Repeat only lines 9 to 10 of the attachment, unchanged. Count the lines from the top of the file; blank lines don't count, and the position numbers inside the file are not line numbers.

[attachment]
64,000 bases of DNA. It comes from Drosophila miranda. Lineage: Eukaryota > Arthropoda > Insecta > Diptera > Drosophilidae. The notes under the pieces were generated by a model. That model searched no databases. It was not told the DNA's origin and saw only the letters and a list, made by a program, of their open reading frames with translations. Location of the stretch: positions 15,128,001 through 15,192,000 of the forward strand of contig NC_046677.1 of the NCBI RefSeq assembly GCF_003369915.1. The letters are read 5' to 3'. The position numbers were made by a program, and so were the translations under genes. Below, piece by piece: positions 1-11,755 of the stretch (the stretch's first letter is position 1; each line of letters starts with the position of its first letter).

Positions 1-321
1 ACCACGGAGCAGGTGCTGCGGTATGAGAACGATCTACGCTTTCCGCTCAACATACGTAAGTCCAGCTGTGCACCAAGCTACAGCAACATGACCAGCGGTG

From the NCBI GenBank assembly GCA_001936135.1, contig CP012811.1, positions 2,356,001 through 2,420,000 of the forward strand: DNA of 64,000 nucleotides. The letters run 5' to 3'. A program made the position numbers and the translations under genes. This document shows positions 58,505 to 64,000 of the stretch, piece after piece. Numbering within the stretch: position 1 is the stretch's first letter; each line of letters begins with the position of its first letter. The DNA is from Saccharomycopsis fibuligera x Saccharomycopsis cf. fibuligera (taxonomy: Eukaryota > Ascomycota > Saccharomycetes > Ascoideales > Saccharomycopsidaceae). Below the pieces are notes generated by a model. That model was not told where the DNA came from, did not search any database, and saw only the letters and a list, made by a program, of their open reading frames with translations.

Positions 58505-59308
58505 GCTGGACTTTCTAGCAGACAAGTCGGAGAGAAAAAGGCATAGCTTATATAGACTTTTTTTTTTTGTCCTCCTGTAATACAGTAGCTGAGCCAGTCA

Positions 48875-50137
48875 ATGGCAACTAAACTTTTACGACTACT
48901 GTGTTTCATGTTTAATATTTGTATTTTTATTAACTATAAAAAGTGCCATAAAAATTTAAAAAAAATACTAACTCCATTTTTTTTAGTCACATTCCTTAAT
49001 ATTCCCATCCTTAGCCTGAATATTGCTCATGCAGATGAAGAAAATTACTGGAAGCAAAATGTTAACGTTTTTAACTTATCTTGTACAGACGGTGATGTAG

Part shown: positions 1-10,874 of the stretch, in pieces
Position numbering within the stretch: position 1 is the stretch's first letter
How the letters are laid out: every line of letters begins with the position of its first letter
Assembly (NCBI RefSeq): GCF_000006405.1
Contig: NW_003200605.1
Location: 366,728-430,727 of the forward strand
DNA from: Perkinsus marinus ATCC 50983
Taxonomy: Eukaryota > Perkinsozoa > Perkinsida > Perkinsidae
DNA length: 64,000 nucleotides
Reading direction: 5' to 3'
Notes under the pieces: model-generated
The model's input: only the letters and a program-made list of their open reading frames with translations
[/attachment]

48901 GTGTTTCATGTTTAATATTTGTATTTTTATTAACTATAAAAAGTGCCATAAAAATTTAAAAAAAATACTAACTCCATTTTTTTTAGTCACATTCCTTAAT
49001 ATTCCCATCCTTAGCCTGAATATTGCTCATGCAGATGAAGAAAATTACTGGAAGCAAAATGTTAACGTTTTTAACTTATCTTGTACAGACGGTGATGTAG